Click Image to Visit the Pecan Grove Press Web Page for Poetry from Paradise Valley


Poetry From Paradise Valley

Pecan Grove Press has released an anthology of poems, a sampling of works published in Valparaiso Poetry Review during its first decade, from the original 1999-2000 volume to the 2009-2010 volume.

Poetry from Paradise Valley includes a stellar roster of 50 poets. Among the contributors are a former Poet Laureate of the United States, a winner of the Griffin International Prize, two Pulitzer Prize winners, two National Book Award winners, two National Book Critics Circle winners, six finalists for the National Book Award, four finalists for the National Book Critics Circle Award, two finalists for the Pulitzer Prize, and a few dozen recipients of other honors, such as fellowships from the Guggenheim Foundation, the National Endowment for the Arts, etc.

Readers are encouraged to visit the Poetry from Paradise Valley page at the publisher's web site, where ordering information about the book can be found.

Best Books of Indiana 2011: Finalist. Judges' Citation: "Poetry from Paradise Valley is an excellent anthology that features world-class poetry, including the work of many artists from the Midwest, such as Jared Carter, Annie Finch, David Baker, and Allison Joseph. It’s an eclectic and always interesting collection where poems on similar themes flow into each other. It showcases the highest caliber of U. S. poetry."
—Indiana Center for the Book, Indiana State Library

Sunday, September 14, 2008

Poetry and Place: "Landscape and Lyricism"

For many poets a sense of place plays an important role in the initiation of images or offers a contribution to the establishment of tone during the composition of a poem. Richard Hugo labeled a location that sparked his lines of poetry as a “triggering town,” a term he used as the title of his well-known and influential book of essays. Donald Hall once wrote about this issue in his book of essays and notes on poetry, Goatfoot Milktongue Twinbird (University of Michigan Press), when he stated: “For some poets place is golden, and the golden place like the golden age is usually unattainable—either because it is in the historical past or because it is in the biographical past of the poet, or both. (Such doubling is a poetic habit.) The poem wishes to attain—perhaps does attain, for a moment—a rare condition of blessedness, which the place sponsors.” Among the most famous poets associated with place, Hall lists Wordsworth, Thomas, Eliot, Whitman, and Pound. Certainly, one easily could create a roster of writers who depend upon place for inspiration and examination that continues far beyond that handful of writers.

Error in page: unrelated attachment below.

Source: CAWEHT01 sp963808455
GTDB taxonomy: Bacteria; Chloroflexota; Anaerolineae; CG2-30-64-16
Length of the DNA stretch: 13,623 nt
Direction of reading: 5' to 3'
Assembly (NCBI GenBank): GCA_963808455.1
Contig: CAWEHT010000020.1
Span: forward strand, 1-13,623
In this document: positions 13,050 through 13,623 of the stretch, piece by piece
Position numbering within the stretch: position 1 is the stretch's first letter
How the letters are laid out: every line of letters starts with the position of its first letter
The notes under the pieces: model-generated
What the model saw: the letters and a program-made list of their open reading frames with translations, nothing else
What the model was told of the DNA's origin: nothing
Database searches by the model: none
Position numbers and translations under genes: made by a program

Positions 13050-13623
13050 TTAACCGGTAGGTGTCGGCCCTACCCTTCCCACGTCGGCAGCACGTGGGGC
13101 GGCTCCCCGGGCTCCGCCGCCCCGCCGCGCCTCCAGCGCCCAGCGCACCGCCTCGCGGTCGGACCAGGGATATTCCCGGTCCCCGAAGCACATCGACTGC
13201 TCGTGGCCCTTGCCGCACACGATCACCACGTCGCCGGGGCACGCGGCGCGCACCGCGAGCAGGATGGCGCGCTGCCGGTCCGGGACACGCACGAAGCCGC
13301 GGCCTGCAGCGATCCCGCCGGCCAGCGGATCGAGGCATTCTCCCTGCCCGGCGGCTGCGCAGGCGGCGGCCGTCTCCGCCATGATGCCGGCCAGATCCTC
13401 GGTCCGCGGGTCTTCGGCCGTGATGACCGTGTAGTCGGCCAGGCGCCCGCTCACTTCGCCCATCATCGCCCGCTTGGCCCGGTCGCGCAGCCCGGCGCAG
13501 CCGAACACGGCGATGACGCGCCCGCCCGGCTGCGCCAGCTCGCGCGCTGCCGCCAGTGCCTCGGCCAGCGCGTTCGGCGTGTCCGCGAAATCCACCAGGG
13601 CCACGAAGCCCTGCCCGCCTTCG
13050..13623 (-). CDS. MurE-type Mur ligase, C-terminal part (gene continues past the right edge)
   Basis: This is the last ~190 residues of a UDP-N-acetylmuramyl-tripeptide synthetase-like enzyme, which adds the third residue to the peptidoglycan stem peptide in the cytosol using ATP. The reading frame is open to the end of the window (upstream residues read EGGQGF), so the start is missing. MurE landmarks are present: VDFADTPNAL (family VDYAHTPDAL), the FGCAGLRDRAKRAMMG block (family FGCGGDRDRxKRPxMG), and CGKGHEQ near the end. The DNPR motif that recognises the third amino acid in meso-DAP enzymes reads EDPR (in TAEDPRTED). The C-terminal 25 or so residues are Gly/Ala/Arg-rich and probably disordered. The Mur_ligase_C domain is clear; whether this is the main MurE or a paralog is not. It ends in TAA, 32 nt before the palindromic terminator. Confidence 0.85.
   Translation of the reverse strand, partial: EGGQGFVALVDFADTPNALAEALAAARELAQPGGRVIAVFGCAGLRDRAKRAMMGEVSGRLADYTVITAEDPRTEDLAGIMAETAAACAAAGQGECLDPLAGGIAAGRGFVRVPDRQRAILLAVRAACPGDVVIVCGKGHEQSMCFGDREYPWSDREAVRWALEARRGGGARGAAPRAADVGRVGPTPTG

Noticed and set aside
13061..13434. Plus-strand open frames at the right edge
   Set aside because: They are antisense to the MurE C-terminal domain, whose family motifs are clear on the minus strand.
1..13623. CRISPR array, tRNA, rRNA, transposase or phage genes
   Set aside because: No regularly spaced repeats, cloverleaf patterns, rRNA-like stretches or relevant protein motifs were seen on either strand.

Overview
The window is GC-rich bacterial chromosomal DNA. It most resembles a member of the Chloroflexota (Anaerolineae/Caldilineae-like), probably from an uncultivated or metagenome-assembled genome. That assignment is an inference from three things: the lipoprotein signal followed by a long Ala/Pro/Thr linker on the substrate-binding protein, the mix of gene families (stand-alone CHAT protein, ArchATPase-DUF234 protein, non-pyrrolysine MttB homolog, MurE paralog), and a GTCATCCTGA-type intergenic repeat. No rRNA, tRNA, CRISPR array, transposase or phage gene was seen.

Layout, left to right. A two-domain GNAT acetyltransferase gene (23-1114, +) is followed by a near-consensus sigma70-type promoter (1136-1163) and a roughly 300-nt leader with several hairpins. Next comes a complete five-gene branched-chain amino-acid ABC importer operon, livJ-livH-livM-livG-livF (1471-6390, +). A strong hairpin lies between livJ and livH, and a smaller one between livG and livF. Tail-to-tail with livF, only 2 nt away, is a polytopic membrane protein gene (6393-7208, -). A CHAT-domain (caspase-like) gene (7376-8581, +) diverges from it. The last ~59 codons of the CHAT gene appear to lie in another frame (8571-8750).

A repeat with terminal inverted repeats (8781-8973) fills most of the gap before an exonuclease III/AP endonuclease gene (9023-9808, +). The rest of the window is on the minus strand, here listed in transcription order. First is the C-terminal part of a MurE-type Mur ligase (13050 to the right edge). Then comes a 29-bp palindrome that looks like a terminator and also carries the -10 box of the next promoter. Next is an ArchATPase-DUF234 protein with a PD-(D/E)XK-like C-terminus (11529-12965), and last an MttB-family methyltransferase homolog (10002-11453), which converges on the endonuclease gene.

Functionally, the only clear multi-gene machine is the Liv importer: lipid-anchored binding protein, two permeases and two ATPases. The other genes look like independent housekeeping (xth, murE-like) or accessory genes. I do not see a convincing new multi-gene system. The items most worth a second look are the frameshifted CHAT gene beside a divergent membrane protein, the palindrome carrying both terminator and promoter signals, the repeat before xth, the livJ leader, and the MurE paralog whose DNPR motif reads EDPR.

I have always regarded a sense of place as an essential element in much of my writing. Within descriptive passages I usually find my lines of lyricism and the language tools used to subtly allude to various issues or to learn further about a few of my own reemerging concerns. Like many before me, I enjoy employing aspects of landscape for symbolic or connotative purposes. Therefore, when I recently was asked to submit a group of poems and a prose commentary to Segue for that literary journal’s current issue, I chose to focus upon examples from my new work that illustrate my emphasis on place as subject matter or that use setting to some extent in order to promote the poem’s main topic. As I observe in the following excerpt from my essay, “Landscape and Lyricism,” I believe a combination of landscape and literary techniques in lyrical poetry frequently provides opportunities for poets and usually proves to be a pair of compelling complementary components in contemporary poems:

Charles Wright has remarked that all of his poetry involves recurring concerns: “There are three things, basically, that I write about—language, landscape, and the idea of God.” Yet, when pressed, he confides everything begins with landscape and one’s surroundings: “Landscape, like form, is everything to me.” Wright employs vibrant images of landscape in lyrical language to initiate associations or memories that lead toward forming more thoughts and a succession of events: “Narrative does not dictate the image; the image dictates the narrative.” Similarly, almost all of my poems originate in natural images, actually glimpsed or merely imagined, that introduce emotional responses and elicit contemplation concerning experiences or observed incidents drawn from my memory or my imagination.

Like Wright, I have a great fondness for landscape artists, particularly those painters whose works evoke difficult universal issues commonly confronted by humans—the inherent temporality of life or the transience often witnessed in natural beauty, the acceptance of change and the acknowledgment of one’s own mortality . . ..

I thank Eric Melbye, editor of Segue, for the invitation to contribute as the featured author in volume 7 of his fine journal, and I believe readers will agree with me that the issue’s table of contents displays I am in excellent company in this current issue. I urge all to check out Segue and browse through each of the issues in its archives. I especially present this recommendation to those who have not yet encountered the magazine. I am sure such readers will find a valuable new source for good literature.

1 comment:

Anonymous said...

Living in Wisconsin in the mid-70s, I was introduced to Lorine Niedecker's poetry. To emphasize the great value of her work beyond "localism," her first proponents made a case for her work's highly deserved place among the best of the Objectivists. But a new book called RADICAL VERNACULAR, LORINE NIEDECKER AND THE POETICS OF PLACE (U-Iowa) reconsiders the role of location/place in her poetry -- and by extension, in poetry in general. There are 17 essays -- as you'd expect, of varying quality and interest. Thanks for your post.